Tuesday, November 20, 2012

A cool ELECTROMAGNET experiment I've done

Science experiment: Building an electromagnet
Things I need: 19 cm nail, 3 in copper wire, 6 volt battery, compass
Steps I took:
 Step 1: Some of the copper wire needs to be exposed so that the battery can make a good electrical connection. Use a pair of wire strippers to remove a few centimeters of insulation from each end of the wire.
Step 2: Neatly wrap the wire around the nail. The more wire you wrap around the nail, the stronger your electromagnet will be. Make sure that you leave enough of the wire unwound so that you can attach it to the battery. When you wrap the wire around the nail, make sure that you wrap the wire all in one direction. You need to do this because
the direction of a magnet field depends on the direction of the electric current creating it.

 Step 3: Attach one end of the wire to the positive terminal of the battery and the other end of the wire to the negative terminal of the battery. If all has gone well, the electromagnet should be working.
To test this theory, I pointed the magnetized nail near the compass and the needle facing south pointed towards it.
An electromagnet is a magnet that runs on electricity. Unlike a permanent magnet, the strength of an electromagnet can easily be changed by changing the amount of electric current that flows through it. The electromagnet was developed from a series of observations. In 1820 Hans Christian Oersted discovered the relationship between electricity and magnetism. He found out that the wire carrying a current had a magnetic field which acted like a magnet. Electromagnetism is very important in our lives. The main technological uses of electromagnets are in storing information and moving things. They are used in many electrical devices like electrical balls (Ex. Plasma flashers), loudspeakers, magnetic locks and various magnetic recording devices such as computer disks, tape recorders, VCR, etc. Televisions also use electromagnets to power the cathode ray tube to regulate the direction of the beam of electrons, used to illuminate the screen. Electromagnets are also used in telephones, mobile phones and doorbells. Moving metals and picking up cars in junkyards are some of the common everyday uses of electromagnets. Spacecrafts also use electromagnets in the propulsion system to generate power.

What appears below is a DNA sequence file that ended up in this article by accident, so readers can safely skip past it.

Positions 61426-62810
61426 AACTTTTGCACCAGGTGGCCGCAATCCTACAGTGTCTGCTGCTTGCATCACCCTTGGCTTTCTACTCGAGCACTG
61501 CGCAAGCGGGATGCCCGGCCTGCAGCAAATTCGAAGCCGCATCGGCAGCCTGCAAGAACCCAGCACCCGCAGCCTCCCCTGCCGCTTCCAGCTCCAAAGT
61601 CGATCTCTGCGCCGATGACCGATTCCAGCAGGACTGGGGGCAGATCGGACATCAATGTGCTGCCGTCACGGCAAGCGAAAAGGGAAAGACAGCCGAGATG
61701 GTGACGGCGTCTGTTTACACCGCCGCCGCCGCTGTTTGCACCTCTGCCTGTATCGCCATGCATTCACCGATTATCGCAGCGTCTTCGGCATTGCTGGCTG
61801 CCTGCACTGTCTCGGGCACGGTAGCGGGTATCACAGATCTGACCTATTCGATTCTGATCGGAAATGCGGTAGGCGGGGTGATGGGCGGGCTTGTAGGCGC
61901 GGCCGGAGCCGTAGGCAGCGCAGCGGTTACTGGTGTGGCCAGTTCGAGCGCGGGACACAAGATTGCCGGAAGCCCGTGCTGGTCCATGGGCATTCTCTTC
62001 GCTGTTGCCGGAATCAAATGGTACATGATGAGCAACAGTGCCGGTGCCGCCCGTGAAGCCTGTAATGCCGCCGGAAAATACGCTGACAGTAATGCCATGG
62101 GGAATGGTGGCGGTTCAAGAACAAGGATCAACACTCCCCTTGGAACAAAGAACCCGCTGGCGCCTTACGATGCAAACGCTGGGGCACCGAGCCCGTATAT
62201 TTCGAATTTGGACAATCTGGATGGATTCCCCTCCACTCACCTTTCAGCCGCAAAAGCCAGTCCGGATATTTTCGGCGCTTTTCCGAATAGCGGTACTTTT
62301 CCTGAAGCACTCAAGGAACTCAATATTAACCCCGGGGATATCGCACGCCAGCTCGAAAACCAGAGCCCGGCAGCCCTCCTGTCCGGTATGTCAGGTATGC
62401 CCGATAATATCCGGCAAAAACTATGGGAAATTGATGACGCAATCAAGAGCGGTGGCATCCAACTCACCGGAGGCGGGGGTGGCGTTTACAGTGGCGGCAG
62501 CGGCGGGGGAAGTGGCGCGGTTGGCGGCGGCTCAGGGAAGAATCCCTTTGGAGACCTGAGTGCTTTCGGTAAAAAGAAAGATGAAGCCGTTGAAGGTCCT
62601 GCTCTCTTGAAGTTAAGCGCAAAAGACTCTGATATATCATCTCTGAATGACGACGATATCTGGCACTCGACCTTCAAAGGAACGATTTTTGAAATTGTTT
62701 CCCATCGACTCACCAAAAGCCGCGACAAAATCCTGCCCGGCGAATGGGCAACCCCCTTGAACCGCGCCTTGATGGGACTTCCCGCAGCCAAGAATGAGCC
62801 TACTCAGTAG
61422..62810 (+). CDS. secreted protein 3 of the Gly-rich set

1 comment:

  1. I read your post which was really good waiting for next post
    ELECTROMAGNET

    ReplyDelete